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It seems to be widely believed that...

"comments are ephemeral" - Everyone on SE

and ephemeral means...

e·phem·er·al [ih-fem-er-uhl]

adjective

lasting a very short time; short-lived; transitory

So, the facts...

  • Comments can only be deleted by the owner, and the select few with Moderator privileges.
  • Unlike posts, comments can't be changed/edited (except for the first 5 minutes, and only by the owner)
  • There are only 2 reasons to even flag a comment
    • Is rude/abusive (applies to everything)
    • Is not/is no longer necessary (If comments are really ephemeral, shouldn't these clean themselves up by the definition of ephemeral?)
  • Users can't lose reputation because of their comments. (They can be banned, but for the same reasons as all other posts, but harder for Mods to see a behavioral pattern)

The best explanation of this mindset I could find is here

From that answer

The user who posted them or a moderator can delete them at any time, that's just stating a fact, I'm not discussing intent,

So just like posts, only much more restricted. Except for an edge case with questions related to holding you accountable for the people's time you've wasted

Regular users have no way of seeing deleted comments, they are only available to moderators, in contrast with deleted questions and answers which can still be accessed by regular users with more than 10,000 reputation,

cus, ya know, so many people have 10k+ rep

Moderators don't have access to a central list of deleted comments, if they don't know that a comment was deleted they might never find out.

So, because Mods have an incomplete toolset

The reality seems to be that comments are nearly permanent. And carry far less accountability than normal Q&A posts.

It would be interesting to see the average lifespan of a deleted comment vs a deleted post...

We all know SE won't put a Time To Live of comments, because sometimes they are important, and need to live for the life of the Q or A. (Which, is probably a sign that a suggested edit is required, or is in some way an addendum or sub-answer)

So, to reiterate the base question; If comments are ephemeral, why don't they expire? If they are pseudo-permanent, why does everyone say they are ephemeral? In what way are they "short lived" compared to Q&A?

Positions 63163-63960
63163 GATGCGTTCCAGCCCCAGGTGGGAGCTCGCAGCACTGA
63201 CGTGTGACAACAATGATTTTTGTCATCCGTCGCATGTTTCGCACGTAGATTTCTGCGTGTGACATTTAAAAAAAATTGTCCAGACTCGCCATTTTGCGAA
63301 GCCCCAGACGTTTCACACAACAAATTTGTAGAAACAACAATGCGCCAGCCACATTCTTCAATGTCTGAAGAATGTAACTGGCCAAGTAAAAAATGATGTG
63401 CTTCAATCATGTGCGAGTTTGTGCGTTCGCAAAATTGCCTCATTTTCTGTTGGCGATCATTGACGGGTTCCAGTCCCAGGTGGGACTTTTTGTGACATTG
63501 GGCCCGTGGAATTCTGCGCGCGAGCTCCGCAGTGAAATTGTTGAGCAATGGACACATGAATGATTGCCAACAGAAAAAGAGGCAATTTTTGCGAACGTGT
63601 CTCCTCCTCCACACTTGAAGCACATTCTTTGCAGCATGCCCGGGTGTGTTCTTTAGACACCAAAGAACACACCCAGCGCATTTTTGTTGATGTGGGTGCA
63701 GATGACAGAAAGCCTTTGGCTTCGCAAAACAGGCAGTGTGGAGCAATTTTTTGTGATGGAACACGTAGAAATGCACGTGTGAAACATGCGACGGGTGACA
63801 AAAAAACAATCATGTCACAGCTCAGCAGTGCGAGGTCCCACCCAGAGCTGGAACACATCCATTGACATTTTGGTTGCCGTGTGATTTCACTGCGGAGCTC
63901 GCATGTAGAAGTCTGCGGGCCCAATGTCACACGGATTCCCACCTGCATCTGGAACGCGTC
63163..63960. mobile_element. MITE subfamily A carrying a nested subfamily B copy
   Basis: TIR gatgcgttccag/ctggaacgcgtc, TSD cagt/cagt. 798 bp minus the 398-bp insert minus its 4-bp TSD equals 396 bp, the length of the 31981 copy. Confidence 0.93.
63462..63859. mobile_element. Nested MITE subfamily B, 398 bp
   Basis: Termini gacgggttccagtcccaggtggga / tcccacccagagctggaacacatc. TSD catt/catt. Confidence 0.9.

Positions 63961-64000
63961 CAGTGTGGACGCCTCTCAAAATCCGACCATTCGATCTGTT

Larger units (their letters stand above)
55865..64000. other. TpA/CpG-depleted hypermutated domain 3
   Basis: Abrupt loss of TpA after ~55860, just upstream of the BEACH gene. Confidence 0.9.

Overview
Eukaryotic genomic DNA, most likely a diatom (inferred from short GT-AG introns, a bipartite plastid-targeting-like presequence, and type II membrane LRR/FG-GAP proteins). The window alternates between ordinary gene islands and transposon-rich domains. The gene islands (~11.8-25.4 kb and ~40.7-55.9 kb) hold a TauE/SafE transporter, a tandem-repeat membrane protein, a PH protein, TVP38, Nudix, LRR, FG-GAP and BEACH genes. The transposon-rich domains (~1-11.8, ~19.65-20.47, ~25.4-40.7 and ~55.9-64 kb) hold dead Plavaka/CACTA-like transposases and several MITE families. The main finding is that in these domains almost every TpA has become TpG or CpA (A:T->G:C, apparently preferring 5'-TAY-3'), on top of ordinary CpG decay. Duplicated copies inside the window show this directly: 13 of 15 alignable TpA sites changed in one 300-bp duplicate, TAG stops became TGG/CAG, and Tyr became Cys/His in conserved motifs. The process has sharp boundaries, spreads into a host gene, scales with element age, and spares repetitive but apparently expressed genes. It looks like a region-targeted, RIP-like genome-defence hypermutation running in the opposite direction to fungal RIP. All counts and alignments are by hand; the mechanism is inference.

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    Couple of corrections to your facts: 1. "Comments can only be deleted by the owner, and the select few with Moderator privileges." Actually, comments can be deleted automatically if enough people flag them, and comments with certain keywords can be deleted instantly after a single flag. 2. Moderators can edit comments even after the 5-minute threshold for the OP to edit. 3. Those are not the only two reasons comments can be flagged; you can type in a custom reason instead. – Sonic the Inclusive Hedgehog Jul 2 '18 at 19:11
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    Perhaps "temporary" would be a better word to use. – ale Jul 2 '18 at 19:39
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Some corrections:

  • Comments can be deleted via flags without moderator intervention in some cases.

  • "No longer needed" covers a wide range of cases, from "obsolete because the post was edited" to "this 37-message discussion on a tangential topic doesn't belong here". ("Was never needed" is considered by SE to be a case of "no longer needed".)

  • I don't know about "everyone on SE", but many people phrase that as "comments are meant to be ephemeral". The distinction between design intent and implemented reality is important.

Now, to your definition: the word you want to focus on there is "transitory", as in "might be here tomorrow, might not, but you shouldn't expect it to be permanent". There are no automatic time-outs; a few comments have lasting value (for example, links to related questions/answers), and many would be deleted if anybody noticed but nobody did and the thread didn't get out of hand so they stick around. That's by design; a machine can't determine which comments are valuable so we rely on people, and people neither provide complete coverage nor are 100% consistent.

Fortunately it's just comments, not something important. If moderators started deleting posts that fall outside a narrow range there'd be justifiable outcries on meta; with comments there are sometimes outcries, but rarely are they justifiable.

If you want something to be durable, put it in a post. If your comment sticks around longer than you expected from the definition of "ephemeral", consider it either an oversight or a gift.

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